risotto/arborio rice amount question
It depends on how you're preparing the risotto and what sides you're serving with. IMO you have just enough if you're starting with a salad and side it with, say, asparagus or some other veggie that complements. Here's a terrific recipe I prepared recently to fantastic results. You can easily half this for your 3/4 cup or arborio.
When making risotto I use 3 ½ to 4 cups of warm broth, stock, wine or a combination there of for every cup of rice. As risotto uses roughly 4:1 liquid:rice ratio the volume of the finished dish is greater than that of rice steamed at 2:1.
I mostly cook for the wife and myself and have found ½ cup of short grain rice prepared as risotto is more than enough.
If you need or would like instructions I'd be happy to help.
Calrose (the everyday rice here) will always and only be a 'rice prepared in a risotto way' - a method that can be done to any rice or grain. BUT it will never have the creamy texture of a very short grain rice.
A nice basic rice, a nice pudding but it will never have the balance of the cream and bite of a risotto. But will taste good prepared in a risotto way.
TV chef or no
From his column in the Times Online in the UK, here are links to risotto recipes from Gordon Ramsay:
Jerusalem artichoke risotto with scallops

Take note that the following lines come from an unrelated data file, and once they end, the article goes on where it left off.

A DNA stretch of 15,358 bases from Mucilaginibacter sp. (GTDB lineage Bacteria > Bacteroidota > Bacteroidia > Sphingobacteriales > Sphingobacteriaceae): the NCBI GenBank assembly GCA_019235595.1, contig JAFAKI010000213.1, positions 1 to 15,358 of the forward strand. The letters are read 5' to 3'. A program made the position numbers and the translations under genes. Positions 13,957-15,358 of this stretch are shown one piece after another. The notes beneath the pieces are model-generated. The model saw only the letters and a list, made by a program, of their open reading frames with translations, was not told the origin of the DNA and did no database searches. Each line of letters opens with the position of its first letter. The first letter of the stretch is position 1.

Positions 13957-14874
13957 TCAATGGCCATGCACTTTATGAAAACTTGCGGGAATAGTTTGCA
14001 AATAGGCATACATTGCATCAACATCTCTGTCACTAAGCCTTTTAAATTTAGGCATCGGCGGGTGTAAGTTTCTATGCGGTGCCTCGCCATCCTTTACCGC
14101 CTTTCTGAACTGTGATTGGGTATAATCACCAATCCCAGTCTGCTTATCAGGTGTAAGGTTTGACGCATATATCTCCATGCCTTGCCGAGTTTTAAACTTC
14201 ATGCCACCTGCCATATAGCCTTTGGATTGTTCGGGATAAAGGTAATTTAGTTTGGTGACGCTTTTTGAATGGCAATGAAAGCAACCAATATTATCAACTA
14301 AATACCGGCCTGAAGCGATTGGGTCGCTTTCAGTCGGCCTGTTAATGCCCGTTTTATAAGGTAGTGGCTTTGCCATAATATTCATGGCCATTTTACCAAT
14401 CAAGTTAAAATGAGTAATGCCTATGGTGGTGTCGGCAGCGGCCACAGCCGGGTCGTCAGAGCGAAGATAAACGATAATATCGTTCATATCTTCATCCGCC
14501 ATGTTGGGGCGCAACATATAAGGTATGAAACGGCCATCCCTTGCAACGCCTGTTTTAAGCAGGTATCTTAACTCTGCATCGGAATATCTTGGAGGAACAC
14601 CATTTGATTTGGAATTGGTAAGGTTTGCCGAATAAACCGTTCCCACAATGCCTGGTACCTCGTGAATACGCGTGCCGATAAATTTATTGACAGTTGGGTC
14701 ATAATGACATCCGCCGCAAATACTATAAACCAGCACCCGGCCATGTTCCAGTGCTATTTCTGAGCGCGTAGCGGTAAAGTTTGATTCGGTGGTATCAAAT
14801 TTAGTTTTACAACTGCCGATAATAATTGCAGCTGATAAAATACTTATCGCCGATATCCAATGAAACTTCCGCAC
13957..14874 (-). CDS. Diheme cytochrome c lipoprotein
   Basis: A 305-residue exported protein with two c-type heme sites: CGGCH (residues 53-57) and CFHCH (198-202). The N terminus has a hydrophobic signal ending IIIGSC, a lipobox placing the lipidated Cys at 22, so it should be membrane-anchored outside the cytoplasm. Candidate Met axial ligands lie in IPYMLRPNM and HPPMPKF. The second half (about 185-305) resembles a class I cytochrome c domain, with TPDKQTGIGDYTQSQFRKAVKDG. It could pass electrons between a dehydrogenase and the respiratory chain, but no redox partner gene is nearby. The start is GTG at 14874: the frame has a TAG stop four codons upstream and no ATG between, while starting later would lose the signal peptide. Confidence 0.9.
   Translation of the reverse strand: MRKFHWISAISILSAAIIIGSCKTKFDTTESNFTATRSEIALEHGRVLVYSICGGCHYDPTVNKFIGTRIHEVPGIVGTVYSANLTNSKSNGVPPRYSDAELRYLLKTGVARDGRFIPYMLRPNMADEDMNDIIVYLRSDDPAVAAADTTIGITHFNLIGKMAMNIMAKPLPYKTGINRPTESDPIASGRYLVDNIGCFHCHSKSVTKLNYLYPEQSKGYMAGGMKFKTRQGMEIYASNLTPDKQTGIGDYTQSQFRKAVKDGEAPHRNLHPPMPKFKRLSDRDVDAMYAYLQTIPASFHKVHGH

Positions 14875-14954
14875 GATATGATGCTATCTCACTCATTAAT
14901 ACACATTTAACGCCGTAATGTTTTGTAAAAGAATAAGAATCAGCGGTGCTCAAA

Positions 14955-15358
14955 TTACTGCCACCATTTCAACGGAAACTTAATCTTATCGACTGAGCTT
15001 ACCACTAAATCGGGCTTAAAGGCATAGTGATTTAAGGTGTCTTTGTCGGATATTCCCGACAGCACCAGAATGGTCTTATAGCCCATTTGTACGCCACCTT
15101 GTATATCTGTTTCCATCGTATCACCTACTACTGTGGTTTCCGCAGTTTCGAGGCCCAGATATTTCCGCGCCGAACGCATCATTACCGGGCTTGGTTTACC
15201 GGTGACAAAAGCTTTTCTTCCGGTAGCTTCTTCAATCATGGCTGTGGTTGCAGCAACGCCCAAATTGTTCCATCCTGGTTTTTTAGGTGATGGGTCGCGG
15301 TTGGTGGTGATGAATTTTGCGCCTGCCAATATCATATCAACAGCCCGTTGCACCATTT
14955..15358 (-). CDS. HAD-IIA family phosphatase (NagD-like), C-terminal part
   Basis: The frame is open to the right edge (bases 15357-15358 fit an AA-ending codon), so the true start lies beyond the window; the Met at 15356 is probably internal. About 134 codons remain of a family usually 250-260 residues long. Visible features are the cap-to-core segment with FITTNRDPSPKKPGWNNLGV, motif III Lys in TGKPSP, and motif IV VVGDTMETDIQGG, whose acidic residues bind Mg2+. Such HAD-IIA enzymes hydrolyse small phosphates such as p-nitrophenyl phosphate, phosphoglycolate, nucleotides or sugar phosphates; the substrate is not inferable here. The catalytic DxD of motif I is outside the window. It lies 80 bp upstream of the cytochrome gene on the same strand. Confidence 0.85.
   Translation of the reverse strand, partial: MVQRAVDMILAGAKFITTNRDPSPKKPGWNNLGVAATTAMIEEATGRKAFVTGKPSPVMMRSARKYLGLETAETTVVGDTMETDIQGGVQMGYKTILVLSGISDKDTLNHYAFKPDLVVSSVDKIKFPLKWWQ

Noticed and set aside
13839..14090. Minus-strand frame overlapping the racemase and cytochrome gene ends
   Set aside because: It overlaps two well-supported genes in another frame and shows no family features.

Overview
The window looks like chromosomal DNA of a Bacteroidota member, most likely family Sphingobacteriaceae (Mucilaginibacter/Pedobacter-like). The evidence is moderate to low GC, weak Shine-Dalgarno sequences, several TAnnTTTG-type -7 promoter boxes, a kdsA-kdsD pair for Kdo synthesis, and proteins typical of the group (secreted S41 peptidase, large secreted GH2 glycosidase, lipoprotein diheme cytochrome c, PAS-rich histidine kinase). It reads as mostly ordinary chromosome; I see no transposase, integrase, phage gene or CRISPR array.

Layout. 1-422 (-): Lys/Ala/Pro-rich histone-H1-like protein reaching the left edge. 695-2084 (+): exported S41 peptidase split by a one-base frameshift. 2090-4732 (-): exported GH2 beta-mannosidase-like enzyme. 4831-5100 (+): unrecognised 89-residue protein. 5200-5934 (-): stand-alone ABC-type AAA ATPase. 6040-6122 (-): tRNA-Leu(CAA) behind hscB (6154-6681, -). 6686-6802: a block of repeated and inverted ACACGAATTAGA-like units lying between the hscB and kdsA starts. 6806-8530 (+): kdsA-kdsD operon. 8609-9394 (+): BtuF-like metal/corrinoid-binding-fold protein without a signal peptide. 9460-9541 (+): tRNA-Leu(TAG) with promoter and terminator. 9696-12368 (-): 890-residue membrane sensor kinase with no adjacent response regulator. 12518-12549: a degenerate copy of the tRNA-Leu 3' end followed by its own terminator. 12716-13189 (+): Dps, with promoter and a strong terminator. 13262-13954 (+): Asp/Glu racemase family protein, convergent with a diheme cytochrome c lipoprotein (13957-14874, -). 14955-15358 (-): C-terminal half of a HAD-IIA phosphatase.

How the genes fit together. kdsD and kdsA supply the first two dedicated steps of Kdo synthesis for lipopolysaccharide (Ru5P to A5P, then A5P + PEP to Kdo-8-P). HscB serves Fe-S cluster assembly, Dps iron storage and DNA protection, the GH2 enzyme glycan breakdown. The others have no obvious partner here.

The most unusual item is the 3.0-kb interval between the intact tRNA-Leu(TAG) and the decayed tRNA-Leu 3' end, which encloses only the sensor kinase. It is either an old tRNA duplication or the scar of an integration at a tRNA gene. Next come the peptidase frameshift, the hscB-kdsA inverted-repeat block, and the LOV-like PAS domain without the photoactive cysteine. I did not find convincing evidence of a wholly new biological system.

Gorgonzola risotto with peas and broad beans
Asparagus, celery, pea and smoked bacon risotto with gremolata
Lobster Risotto with Champagne and Vanilla
Wild garlic and parsley risotto
Rabbit Legs with Sage, Parsley and Barley Risotto
Mushroom risotto with sage beurre noisette
Sweetcorn Risotto Balls
In a risotto recipe printed in the Times Online, Gordon Ramsay
explains how they do some advance preparation on the rice used in
risotto at his restaurants. This must be the method used on Hell's Kitchen
to prepare risotto so fast:
"When you cook risotto at home you can do the whole thing in one go
because you have plenty of time to stir it - in my restaurants we have
to blanch the rice first and then bring it all together later on. It’s
a nice way of speeding up the process - the rice just goes back into
the pan with the stock and quickly starts to become workable......"